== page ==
In January Radio 4’s Best of Today reported that students had asked that John Finnis should no longer be permitted to teach as a professor at Oxford University. The grounds were that Professor Finnis, whose speciality is Natural Law, had publically criticised homosexual activity as inherently evil, indeed comparing it to bestiality. His position is set out at some length in an academic article he published in 1995.
Strictly speaking this was correct, but Finnis was not discriminating against homosexuals per se but against the activity of homosexuality itself. Nor was he attacking those states which did not legally forbid homosexual acts. But he was arguing that the intrinsic evil of homosexuality should prevent states from facilitating it or in any way encouraging it.
The paper starts with his claim that the early Greek philosophers (Aristotle, Socrates/Plato), who had no objection to close relationships between grown men and boys, condemned homosexual acts as such. Clearly there were academic arguments with regard to the exact translation of key words. As a lay person I was not finally convinced by either side.
He moves on to the intrinsic nature of sexual intercourse. We are familiar with the two elements of this: the expression of the relationship between man and wife, described as two in one flesh, and the biological function of potential conception. At first sight we might say that these elements are of a different order. Most obviously it is possible to control conception through several different precautions. Why, we might think, should we not be free to avoid conception, when there are sound reasons to do so, while benefiting from the expression of marital love through intercourse.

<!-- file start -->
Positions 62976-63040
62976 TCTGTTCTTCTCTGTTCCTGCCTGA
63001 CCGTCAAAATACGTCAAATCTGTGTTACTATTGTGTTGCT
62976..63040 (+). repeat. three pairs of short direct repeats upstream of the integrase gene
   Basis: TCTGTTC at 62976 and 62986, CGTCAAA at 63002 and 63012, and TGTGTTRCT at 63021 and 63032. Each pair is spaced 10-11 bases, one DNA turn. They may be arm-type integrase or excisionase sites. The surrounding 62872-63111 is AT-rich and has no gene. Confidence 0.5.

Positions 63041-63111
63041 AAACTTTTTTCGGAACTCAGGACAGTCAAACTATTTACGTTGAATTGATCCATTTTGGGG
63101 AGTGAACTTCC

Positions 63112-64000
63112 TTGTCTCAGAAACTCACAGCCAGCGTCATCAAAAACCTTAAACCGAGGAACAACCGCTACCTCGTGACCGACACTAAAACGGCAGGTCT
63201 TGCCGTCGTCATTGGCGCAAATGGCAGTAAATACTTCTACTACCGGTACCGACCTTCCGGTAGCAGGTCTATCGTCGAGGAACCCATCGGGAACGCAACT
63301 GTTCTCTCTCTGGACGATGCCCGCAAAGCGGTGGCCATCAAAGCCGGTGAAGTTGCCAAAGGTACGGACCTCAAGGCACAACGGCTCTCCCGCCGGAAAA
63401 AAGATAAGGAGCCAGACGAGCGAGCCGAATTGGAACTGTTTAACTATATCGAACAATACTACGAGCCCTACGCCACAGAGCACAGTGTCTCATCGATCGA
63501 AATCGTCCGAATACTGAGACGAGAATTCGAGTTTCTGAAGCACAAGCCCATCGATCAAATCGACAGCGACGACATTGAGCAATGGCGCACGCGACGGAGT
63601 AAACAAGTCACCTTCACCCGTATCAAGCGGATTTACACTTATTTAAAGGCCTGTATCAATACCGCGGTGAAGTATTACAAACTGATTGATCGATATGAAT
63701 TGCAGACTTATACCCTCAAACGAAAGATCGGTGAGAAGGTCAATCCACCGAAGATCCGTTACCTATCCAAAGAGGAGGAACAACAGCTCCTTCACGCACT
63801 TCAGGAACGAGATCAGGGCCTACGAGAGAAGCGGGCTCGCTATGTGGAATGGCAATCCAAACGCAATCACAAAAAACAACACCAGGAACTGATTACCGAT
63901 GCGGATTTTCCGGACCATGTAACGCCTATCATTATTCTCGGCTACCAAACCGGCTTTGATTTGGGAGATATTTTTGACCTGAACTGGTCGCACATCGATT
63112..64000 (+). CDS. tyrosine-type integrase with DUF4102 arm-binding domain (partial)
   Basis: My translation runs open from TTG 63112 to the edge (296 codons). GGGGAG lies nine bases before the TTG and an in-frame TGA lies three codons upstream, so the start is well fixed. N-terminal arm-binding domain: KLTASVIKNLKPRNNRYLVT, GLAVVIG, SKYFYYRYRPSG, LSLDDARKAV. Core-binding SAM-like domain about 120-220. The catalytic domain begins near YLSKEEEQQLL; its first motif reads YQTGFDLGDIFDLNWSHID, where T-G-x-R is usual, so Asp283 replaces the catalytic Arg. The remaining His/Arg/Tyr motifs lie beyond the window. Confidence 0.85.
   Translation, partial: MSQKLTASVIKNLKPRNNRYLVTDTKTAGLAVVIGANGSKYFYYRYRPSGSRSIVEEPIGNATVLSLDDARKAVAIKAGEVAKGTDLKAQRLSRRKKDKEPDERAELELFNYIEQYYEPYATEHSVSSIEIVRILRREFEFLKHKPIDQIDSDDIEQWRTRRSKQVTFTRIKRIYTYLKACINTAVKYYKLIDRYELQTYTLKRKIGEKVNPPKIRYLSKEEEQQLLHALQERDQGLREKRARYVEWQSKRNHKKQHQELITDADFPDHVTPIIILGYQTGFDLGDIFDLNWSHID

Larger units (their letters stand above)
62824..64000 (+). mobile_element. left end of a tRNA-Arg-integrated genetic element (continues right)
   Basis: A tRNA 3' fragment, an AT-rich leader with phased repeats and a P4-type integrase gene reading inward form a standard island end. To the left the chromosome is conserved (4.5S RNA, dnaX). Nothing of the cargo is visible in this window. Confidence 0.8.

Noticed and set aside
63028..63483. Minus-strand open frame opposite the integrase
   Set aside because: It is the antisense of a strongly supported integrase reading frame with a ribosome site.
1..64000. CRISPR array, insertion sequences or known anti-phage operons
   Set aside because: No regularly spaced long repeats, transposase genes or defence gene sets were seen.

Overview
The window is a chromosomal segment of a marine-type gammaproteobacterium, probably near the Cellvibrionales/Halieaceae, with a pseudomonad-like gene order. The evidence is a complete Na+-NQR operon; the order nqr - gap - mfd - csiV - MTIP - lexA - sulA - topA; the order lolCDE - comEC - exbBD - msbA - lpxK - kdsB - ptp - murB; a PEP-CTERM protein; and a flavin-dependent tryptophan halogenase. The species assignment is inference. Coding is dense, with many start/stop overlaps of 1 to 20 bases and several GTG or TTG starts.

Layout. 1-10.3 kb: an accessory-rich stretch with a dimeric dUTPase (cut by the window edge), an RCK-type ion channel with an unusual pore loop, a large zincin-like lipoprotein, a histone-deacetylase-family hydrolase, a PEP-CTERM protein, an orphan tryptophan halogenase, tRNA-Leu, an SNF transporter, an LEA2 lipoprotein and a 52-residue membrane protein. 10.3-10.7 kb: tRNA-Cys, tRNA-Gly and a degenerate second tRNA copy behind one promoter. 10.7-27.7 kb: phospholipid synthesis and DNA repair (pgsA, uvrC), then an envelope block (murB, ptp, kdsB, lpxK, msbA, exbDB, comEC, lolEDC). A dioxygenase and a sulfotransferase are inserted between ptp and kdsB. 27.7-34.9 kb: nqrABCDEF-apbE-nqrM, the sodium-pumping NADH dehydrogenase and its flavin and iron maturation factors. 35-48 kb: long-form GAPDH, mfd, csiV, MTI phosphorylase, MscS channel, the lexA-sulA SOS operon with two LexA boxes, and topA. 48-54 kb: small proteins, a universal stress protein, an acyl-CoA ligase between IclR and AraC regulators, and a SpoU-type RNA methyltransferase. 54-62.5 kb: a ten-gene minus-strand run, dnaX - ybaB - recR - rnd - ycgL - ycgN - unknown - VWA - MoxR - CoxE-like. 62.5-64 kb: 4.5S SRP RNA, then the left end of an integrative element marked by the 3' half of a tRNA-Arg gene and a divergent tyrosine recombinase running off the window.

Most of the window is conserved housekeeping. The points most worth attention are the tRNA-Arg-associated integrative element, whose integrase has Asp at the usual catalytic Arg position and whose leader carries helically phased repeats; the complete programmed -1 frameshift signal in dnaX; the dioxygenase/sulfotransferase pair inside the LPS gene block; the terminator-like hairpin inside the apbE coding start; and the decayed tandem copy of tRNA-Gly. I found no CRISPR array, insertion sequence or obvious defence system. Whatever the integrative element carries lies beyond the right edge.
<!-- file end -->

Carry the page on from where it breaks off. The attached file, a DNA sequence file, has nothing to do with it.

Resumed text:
This objection becomes clearer if we consider a couple who, for responsible reasons, choose to use the safe period. One might argue that this method of control is actually a greater practical interference to the loving embrace, than modern contraceptives. But Finnis, who does not address this particular point, would have answered that artificial contraception changes the nature of the sexual act: the openness to conception, he claimed, is integral and fundamental. But how would this apply to a couple who happen to be infertile: for example, post menopausal? He argues that for sexual intercourse to be the full biological expression of marital oneness, what is ultimately gifted from husband to wife must retain its integral capacity to fertilise whether that can actually occur or not. A barrier on the male side, such as a condom, or a biological barrier on the female side through the pill, is to give the marital embrace with one hand, and remove it with the other.
Finnis is consistent. He does not only criticise homosexuality, he condemns fornication or masturbation – indeed any expression of genital sexual activity which takes place outside marriage. These are all perversions of our sexual nature. But his purpose here was only to explore the extent to which the state can and should avoid the promotion of disordered sexuality for the benefit of the individual and the state itself. That was 1995. How is it nowadays?
You may want to read his actual words. You will benefit from doing so. He writes clearly but comprehensively, and you will need a good hour to read it at https://scholarship.law.nd.edu/cgi/viewcontent.cgi?article=1208&context=law_faculty_scholarship